OPRAH STANDS UP FOR SOMETHING
Another movie feeling the snub this week was Open Road’s Marshall, which was considered a cinch for a Golden Globe Best Song nomination for the stirring anthem “Stand Up for Something,” written by Diane Warren and Common. But it was aced out by several tunes from toons such as Coco, The Star and Ferdinand — so, especially in the case of the latter film, they probably feel the results were a lot of bull. To make up for that, Marshall hosted a perfectly timed reception and screening at Real D on Wednesday evening, hosted by none other than Oprah Winfrey and drawing songwriters Warren and Common along with the latter’s co-singer Andra Day and the film’s stars Josh Gad (so good in this underappreciated film) and Kate Hudson, plus director Reginald Hudlin and producer Paula Wagner. Marshall is a film Oscar voters ought to go out of their way to see before casting their ballots next month. By the way, just as that event was taking place, the Hollywood Foreign Press Association announced Oprah as the recipient of their Cecil B. DeMille Life Achievement Award this year at the Golden Globes. At least they didn’t snub Oprah. Who would?
OSCAR AND TONY WINNERS PASEK AND PAUL GO FOR MORE GOLD
Speaking of songs, Justin Paul and Benj Pasek are on a roll, having won the Golden Globe and Oscar last year for “City of Stars” from La La Land, and then the Tony three months later for Dear Evan Hansen. They also recently received two Grammy nominations for those projects, and by Oscar time could be just one Emmy short of being instant members of the exclusive EGOT club (Emmy, Grammy, Oscar, Tony). That could be fixed by Emmy time next year as this Sunday their musical A Christmas Story Live! is airing on Fox. When I sat down with them recently at the Four Seasons bar right after they arrived from rehearsals for it, the pair told me they have written “three or four” new songs for this TV adaptation of their 2012 Broadway musical, which was based on the 1983 hit movie. The show only ran seven weeks since it was a seasonal entry on the Great White Way, but it will get an audience this weekend this young pair of songwriters never dreamed possible. One of those new songs is a big Hanukkah number for Ana Gasteyer to sing. This could have Emmy written all over it.
And to add more laurels to this charmed pair, they also have written all 11 songs for the new Hugh Jackman original movie musical, The Greatest Showman which opens Wednesday from 20th Century Fox. In a perfect note of synergy, it will have a live commercial with the cast during the Christmas Story broadcast Sunday. That’s got to be a first for any songwriter. Pasek and Paul already also have received Golden Globe and Critics Choice nominations for one of those Greatest Showman tunes, “This Is Me,” a rousing and inspirational anthem in a terrific movie musical full of them. It is primarily sung by Broadway star Keala Settle (Waitress), and after our chat they invited me to watch a spirited rehearsal as they worked out a number to be performed at a press event the next day. These guys just don’t stop.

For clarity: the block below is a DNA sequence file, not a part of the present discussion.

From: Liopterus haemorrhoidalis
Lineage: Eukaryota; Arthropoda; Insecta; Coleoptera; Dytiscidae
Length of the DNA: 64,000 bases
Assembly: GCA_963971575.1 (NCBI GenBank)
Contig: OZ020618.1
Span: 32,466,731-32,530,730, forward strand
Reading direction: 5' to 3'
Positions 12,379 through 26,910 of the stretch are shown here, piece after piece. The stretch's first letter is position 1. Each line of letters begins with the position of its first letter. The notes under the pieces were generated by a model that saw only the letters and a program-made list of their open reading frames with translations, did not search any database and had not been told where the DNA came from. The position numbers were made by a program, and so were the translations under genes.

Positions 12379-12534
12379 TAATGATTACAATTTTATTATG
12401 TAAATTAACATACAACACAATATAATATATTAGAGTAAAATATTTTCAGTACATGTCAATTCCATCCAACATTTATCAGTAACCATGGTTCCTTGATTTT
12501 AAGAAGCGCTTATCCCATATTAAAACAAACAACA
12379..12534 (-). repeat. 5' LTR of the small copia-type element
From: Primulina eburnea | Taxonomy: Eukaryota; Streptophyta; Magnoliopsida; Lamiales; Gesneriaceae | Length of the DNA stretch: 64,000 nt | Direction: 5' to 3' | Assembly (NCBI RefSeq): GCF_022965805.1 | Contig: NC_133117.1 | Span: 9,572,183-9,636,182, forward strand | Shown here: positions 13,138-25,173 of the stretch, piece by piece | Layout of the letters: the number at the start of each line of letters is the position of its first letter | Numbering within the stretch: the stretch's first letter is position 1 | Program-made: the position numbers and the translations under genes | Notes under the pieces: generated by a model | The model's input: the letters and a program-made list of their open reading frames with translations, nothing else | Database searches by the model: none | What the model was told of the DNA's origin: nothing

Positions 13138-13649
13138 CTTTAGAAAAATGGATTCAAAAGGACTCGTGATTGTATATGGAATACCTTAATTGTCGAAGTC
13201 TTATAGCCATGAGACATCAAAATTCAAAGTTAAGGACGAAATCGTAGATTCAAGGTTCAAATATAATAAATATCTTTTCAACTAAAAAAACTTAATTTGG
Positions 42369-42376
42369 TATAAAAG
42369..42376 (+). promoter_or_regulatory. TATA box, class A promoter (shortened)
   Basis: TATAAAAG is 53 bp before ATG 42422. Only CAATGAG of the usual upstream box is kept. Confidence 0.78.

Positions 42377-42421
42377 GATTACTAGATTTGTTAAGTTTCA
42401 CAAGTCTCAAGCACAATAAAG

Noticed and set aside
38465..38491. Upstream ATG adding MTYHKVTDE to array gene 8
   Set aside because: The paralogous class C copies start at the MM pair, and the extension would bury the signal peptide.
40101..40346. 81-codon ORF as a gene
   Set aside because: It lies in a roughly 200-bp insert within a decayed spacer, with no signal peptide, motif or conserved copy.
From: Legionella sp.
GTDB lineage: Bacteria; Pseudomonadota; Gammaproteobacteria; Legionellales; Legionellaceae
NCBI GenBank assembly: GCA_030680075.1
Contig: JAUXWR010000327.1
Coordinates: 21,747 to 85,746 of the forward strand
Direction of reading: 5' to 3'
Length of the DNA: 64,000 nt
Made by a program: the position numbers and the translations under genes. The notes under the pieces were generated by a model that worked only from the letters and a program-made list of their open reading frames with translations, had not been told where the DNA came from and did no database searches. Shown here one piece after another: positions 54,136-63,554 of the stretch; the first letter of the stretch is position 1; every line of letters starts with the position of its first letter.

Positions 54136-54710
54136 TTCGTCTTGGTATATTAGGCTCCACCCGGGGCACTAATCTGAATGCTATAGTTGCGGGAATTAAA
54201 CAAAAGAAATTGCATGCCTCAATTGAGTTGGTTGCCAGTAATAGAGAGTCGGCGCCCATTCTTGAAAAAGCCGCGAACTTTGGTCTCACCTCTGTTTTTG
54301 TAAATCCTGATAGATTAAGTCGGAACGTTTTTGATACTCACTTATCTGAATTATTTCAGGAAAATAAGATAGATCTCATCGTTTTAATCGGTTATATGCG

As they told me, they didn’t set out to write the score for the movie at all, and in fact say that to this day they still haven’t been hired. How is that possible? It was their first big gig, and the filmmakers decided to basically do a bake-off among songwriters to compose each tune in the movie, one by one, a kind of smorgasbord approach to the score. Pasek and Paul knocked the first one out of the park and just kept submitting more as the “contest” continued. Eventually, piece by piece, they had written every single one of the songs being used in the movie. “We were never hired as the songwriters for The Greatest Showman,” Paul said. “We just happened to have written all the songs. It’s 100 percent true.” Pasek added that their involvement on this P.T. Barnum musical predates both Dear Evan Hansen and La La Land; they did their first Showman pitch.about four years ago.
To show you how things come full circle, Pasek and Paul had come to L.A. to begin work on what would become Dear Evan Hansen because their book writer Steve Levinson was in Hollywood working on a TV series. They got a meeting by happenstance with a Fox executive who had seen A Christmas Story on Broadway, and that somehow led to meeting Greatest Showman director Michael Gracey, who clicked with them right away after hearing their first pass at a potential song for the movie. “They were out to mostly writers from the pop songwriting world, but he said, ‘Let’s see what you have’ and so we sort of made it our mission,” said Pasek. “That sort of started the collaboration, but then it was really over the next couple of years, one song at a time. Added Paul: “We were just grateful to get an opportunity to do this. It was a wonderful change of pace from living in the world of Dear Evan Hansen and writing songs about inner turmoil and teenage suicide, to get to write music and lyrics and to work on a piece that really is about the celebration of joy and hope and optimism.”